[sealed-types] Draft Spec for JEP 409 Sealed Types (Final)

Gavin Bierman gavin.bierman at oracle.com
Tue May 11 14:56:43 UTC 2021

Sorry, meant to thank you for pointing this out. You are correct in that (i) when writing these I wrote them side-by-side, and (ii) when we fixed up the text surrounding top-level/member/local I forgot to put them side-by-side again to check there wasn’t any stray old text. Ug.

(It’s also super annoying that the section numbers don’t match to make this even better!)

Alex spotting a small issue that will break up this nice symmetry some more: the restriction on the canonical name excludes the neat trick that we play compiling out enums with constants that have bodies into a sealed hierarchy (as we need to have permitted subclasses that are anonymous classes). It’s fixable but we have to special case enum classes :-(

Thanks again,

> On 23 Apr 2021, at 21:19, John Rose <john.r.rose at oracle.com> wrote:
> On Apr 20, 2021, at 2:00 AM, Gavin Bierman <gavin.bierman at oracle.com> wrote:
>> http://cr.openjdk.java.net/~gbierman/jep409/latest/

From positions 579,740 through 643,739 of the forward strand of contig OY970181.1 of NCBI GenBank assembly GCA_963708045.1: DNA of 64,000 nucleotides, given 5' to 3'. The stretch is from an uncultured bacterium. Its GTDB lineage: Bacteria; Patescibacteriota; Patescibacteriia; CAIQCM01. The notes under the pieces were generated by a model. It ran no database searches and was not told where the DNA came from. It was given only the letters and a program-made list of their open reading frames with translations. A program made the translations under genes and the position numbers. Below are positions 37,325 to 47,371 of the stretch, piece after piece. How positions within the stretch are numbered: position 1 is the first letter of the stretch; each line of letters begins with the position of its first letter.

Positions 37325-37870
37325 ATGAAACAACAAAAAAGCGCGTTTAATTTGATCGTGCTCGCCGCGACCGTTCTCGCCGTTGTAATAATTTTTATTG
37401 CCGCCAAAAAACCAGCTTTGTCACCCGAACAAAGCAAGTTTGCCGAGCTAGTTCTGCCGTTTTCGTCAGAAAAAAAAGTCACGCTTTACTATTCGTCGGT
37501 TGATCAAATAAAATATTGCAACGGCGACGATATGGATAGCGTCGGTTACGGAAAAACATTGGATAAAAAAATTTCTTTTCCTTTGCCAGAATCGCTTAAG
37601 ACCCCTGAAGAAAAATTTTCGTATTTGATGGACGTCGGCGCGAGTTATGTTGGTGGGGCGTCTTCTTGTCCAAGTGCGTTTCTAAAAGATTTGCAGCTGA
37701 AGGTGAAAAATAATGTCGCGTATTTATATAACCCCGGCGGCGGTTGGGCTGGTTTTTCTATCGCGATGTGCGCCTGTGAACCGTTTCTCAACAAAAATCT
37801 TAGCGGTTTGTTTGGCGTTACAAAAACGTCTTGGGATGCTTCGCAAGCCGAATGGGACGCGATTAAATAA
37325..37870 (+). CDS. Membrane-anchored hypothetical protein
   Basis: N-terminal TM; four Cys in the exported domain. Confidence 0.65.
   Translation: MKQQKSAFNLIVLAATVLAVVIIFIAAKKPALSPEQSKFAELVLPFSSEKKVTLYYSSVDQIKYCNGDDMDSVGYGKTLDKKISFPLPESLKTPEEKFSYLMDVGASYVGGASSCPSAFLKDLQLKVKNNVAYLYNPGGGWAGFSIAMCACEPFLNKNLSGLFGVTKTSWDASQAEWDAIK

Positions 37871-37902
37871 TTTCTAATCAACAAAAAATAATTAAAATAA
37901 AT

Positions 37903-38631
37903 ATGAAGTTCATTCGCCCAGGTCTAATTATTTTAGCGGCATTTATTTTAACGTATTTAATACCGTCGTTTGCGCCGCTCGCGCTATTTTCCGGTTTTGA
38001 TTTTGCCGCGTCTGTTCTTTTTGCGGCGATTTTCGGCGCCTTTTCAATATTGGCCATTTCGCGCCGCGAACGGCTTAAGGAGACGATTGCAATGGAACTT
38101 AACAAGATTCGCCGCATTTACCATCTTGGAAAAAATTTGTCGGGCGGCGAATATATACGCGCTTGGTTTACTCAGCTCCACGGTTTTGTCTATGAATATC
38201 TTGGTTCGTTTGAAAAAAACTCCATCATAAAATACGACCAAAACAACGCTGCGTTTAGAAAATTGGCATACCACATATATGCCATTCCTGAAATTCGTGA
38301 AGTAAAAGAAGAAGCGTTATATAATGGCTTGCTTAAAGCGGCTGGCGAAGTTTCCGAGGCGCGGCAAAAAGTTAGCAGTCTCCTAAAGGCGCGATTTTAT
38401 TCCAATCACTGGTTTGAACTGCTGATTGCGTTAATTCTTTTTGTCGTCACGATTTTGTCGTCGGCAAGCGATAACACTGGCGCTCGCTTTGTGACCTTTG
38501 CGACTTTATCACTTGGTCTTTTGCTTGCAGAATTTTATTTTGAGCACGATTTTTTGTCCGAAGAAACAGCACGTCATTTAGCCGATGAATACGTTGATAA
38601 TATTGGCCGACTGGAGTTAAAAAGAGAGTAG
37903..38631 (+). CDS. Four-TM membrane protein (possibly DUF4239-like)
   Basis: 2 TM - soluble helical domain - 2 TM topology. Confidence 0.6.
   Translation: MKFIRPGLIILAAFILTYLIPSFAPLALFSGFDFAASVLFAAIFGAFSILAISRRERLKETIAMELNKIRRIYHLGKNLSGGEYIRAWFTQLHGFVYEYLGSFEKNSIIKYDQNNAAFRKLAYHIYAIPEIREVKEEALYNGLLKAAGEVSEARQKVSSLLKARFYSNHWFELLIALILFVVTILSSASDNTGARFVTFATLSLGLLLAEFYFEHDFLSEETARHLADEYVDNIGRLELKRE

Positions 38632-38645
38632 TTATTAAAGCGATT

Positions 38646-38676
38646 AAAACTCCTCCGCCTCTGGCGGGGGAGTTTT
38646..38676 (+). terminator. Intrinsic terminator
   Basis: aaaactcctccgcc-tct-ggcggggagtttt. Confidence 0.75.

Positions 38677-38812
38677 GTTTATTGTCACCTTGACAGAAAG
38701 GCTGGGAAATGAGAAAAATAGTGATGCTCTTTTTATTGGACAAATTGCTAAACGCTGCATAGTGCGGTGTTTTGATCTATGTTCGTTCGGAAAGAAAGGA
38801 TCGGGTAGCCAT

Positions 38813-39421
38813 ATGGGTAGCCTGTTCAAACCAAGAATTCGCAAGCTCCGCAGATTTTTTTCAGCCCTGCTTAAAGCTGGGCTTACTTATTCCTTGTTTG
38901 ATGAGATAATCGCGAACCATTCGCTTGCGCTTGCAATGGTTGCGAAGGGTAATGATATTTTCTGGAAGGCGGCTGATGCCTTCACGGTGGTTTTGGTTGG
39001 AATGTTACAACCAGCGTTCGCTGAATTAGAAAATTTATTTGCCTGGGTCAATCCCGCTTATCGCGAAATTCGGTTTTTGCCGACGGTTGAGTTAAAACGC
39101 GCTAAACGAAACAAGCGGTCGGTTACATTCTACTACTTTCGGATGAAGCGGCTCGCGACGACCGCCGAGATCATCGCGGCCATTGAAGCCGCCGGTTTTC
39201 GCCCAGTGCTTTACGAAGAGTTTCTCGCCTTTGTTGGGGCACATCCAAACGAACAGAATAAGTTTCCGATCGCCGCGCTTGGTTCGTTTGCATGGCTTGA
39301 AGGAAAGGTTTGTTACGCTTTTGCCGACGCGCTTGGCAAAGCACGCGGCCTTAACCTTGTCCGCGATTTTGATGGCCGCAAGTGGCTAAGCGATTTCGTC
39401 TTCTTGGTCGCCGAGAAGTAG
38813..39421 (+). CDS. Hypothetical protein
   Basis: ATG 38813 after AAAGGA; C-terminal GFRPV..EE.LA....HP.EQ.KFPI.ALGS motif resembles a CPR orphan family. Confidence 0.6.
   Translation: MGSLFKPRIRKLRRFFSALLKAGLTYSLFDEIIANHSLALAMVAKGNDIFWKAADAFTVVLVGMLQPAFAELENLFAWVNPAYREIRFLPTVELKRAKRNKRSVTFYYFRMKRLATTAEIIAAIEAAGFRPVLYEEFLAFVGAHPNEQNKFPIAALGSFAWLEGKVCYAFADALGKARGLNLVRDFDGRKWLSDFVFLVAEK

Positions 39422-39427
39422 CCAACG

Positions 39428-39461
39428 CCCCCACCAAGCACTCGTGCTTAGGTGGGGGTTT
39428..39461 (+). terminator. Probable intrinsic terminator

> Out of curiosity I compared the two large new sections
> on permits, 8.1.4 and 9.1.4, perhaps to find unintentional
> divergences.  Here are the differences I found FYI,
> aside from than the required differences arising
> from section numbering and the parallel terminology
> of interfaces and lists.
>> The optional permits clause in a [C/I] declaration {specifies, lists} the [C/I]s
>> It is a compile-time error if {the same class, a class or interface} is {specified, named} more than once in a {, single} permits clause
>> The permitted direct sub[C/I]s of a sealed [C/I] are the [C/I]s listed by its permits clause, or, if [C/I] lacks a permits clause, each {, top level or member} [C/I] declared in the same compilation unit as [C/I] (7.3) which has a canonical name (6.7)
> This last one is especially odd, since “top level or member”
> seems redundant when “has a canonical name” is specified.
> The latter condition is in both places, and is more pertinent.
> Also, this comment was in the class section, but there was no
> parallel comment in the interface section:
>> This means that if a sealed class C lacks a permits clause one will be inferred that contains all the top-level and member classes in the same compilation unit that list C as their direct superclass. The requirement of having a canonical name means that no local classes or anonymous classes will be considered.
> Perhaps you added the “canonical name” and did not replace
> all of the predecessor language about “top level or member”?
> (As expected, I found no substantive differences.)
> — John

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